You can’t bore people into buying
I attended a business event recently, hosted by a hotel chain, and as usual a representative of the host company was given a platform to address the audience. It’s a common scenario and one which presents both a dilemma and an opportunity for the speaker. The opportunity is clear – a captive audience of 80 business people, all of whom represent a potential source of business. The dilemma is that an invitation to speak in front of an audience puts many people into a state of fear and confusion!
On this occasion the speaker (a member of the chain’s senior management) extolled the virtues of his excellent meetings and conference facility. He had a perfectly good speaking voice and didn’t seem overly nervous. But he blew it. He’d lost the audience after about 45 seconds and essentially spent the 15 minute slot reading out the contents of the company’s web site. It wasn’t schoolboy stuff – he did make regular eye contact with the audience – but it was clearly read from a script.
But more than that, he blew the opportunity to wow the visitors to his venue. He played it safe and spoke about the facilities. I’m sure he’s well paid but there really was no need for him to be there at all. He might just have projected the home page of his web site and put on some nice background music. It was the lack of creativity and thought that really struck me – and it got me thinking about how he might have done better. So here’s a suggestion…
Everyone has a story to tell, something interesting in their background, their family, their outside interests. A good journalist who spent a day with the staff at the hotel would uncover some amazing things. The hotel boss should know these things about his employees. So start with a picture of STAFF MEMBER ONE and explain why they’re amazing – not in the workplace (we assume they are!) but because of something outside. Maybe Josie the Receptionist lost her mother to cancer and started up a charity, walking around Britain to raise £50,000? Next comes Pierre, the Bar Manager, whose passion is for cinema. He started a film appreciation club for local people and recently won an award for his contribution to the local community, handed to him by Slumdog Millionaire director Danny Boyle (it’s on display behind the bar). And then there’s Barbara who works part-time in accounts. She overcame a bought of depression following her divorce to become a part-time stand-up comedian, and helps others regain their confidence through the art of comedy.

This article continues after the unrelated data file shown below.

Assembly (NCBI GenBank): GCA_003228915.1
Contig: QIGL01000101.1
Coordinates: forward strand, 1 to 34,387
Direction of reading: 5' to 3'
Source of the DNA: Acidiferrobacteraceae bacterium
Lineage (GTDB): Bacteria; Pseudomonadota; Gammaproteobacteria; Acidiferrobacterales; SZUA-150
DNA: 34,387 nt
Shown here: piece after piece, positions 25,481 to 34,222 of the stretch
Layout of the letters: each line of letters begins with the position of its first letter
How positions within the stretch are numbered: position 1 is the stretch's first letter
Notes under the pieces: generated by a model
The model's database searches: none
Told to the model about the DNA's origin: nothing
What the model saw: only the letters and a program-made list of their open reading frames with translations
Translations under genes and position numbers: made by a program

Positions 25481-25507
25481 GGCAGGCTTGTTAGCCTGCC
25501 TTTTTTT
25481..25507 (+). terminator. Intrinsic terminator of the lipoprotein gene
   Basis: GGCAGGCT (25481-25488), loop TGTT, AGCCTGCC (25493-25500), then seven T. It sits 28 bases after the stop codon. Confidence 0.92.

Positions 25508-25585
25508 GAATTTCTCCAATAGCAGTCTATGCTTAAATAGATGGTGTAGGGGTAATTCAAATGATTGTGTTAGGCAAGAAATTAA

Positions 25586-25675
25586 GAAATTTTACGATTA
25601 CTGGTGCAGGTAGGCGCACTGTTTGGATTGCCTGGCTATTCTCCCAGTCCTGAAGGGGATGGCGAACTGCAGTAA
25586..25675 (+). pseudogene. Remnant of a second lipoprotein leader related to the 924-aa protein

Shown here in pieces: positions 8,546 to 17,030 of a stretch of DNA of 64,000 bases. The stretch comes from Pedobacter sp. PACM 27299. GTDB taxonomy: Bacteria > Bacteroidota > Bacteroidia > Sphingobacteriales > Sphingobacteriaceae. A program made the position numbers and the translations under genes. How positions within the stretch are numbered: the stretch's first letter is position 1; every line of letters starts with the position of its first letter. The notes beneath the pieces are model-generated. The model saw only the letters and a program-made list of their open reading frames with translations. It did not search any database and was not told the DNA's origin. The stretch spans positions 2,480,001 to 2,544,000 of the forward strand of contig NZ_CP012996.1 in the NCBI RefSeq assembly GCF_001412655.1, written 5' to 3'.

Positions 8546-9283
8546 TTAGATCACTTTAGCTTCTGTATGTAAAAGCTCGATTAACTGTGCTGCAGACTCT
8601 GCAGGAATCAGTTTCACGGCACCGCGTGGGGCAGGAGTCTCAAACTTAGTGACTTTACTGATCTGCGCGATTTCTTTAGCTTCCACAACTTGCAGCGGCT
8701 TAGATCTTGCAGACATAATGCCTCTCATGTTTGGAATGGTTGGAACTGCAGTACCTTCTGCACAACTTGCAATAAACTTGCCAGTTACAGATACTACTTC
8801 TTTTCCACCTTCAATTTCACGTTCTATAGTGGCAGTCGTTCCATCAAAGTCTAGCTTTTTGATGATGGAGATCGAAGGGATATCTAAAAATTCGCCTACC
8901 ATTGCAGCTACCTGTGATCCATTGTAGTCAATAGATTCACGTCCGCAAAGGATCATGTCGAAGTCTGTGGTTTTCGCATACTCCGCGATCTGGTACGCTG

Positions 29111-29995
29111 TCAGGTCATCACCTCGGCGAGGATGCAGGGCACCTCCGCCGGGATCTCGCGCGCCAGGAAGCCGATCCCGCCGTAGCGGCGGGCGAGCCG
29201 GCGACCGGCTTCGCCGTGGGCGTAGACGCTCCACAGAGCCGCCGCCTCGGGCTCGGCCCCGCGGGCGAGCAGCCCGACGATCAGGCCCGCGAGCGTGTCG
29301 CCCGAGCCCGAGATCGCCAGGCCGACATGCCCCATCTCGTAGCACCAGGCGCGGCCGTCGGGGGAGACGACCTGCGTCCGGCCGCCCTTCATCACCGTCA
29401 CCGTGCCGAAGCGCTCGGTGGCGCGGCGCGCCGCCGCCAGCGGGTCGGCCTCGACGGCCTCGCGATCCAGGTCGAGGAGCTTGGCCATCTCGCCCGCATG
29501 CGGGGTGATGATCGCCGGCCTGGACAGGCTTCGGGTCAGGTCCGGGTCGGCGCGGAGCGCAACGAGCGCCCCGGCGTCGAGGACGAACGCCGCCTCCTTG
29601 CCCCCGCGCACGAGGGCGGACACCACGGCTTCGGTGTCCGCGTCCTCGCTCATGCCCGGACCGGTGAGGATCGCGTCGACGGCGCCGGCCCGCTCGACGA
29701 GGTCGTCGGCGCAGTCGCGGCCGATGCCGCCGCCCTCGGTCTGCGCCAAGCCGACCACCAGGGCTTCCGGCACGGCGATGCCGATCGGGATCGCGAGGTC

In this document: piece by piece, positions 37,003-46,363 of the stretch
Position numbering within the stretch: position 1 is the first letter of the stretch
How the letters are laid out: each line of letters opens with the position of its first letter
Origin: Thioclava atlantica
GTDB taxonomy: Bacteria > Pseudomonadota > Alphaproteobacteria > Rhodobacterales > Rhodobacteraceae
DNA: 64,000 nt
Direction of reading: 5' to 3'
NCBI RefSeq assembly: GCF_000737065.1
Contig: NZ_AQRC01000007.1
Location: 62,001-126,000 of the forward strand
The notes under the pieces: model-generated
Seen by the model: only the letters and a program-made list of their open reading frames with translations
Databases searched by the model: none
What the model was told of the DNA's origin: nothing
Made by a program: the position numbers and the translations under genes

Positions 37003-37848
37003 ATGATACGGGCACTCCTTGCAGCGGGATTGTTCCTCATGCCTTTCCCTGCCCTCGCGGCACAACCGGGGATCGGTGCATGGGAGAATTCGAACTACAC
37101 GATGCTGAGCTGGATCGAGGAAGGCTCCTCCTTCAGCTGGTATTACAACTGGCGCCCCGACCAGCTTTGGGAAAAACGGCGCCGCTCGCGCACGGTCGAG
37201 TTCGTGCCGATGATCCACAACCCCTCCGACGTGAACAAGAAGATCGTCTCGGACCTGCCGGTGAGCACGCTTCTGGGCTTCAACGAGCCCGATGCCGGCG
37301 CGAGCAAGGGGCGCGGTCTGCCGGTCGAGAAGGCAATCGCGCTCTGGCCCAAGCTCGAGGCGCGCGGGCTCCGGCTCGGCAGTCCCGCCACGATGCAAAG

So the new version might go as follows…
“in the *** hotel group, we only employ exceptional people. I can tell you about the facilities here but you can see they’re really nice – and of course it’s all on our web site anyway. But that’s the hardware. It’s the software that really makes us different – and by that I mean the people. It’s the people who deal with your enquiry, that spend time with you to understand your needs, that work with you to produce an event or service that gives you the outcome you’re looking for. It’s our people who ensure your room is ready and who anticipate problems before they arise so your delegates feel well looked after. It’s our people who call you up afterwards to ask if everything went well for you, and how we can make it even better in future.
We only hire exceptional people because they’re the ones that look after you and your delegates. We only hire people who care, people like Josie, Pierre and Barbara who show passion for everything they do. We only hire people who like people.
So I hope you’ve enjoyed your visit today and if you’d like to get to know us a bit better, do have a chat with us before you go. Thank you.”
On the TV show Mock the Week there’s a section called “things you wouldn’t expect a *** to say.” I think you could include this story and insert Hotel Manager in the above. But wouldn’t it be a refreshing change?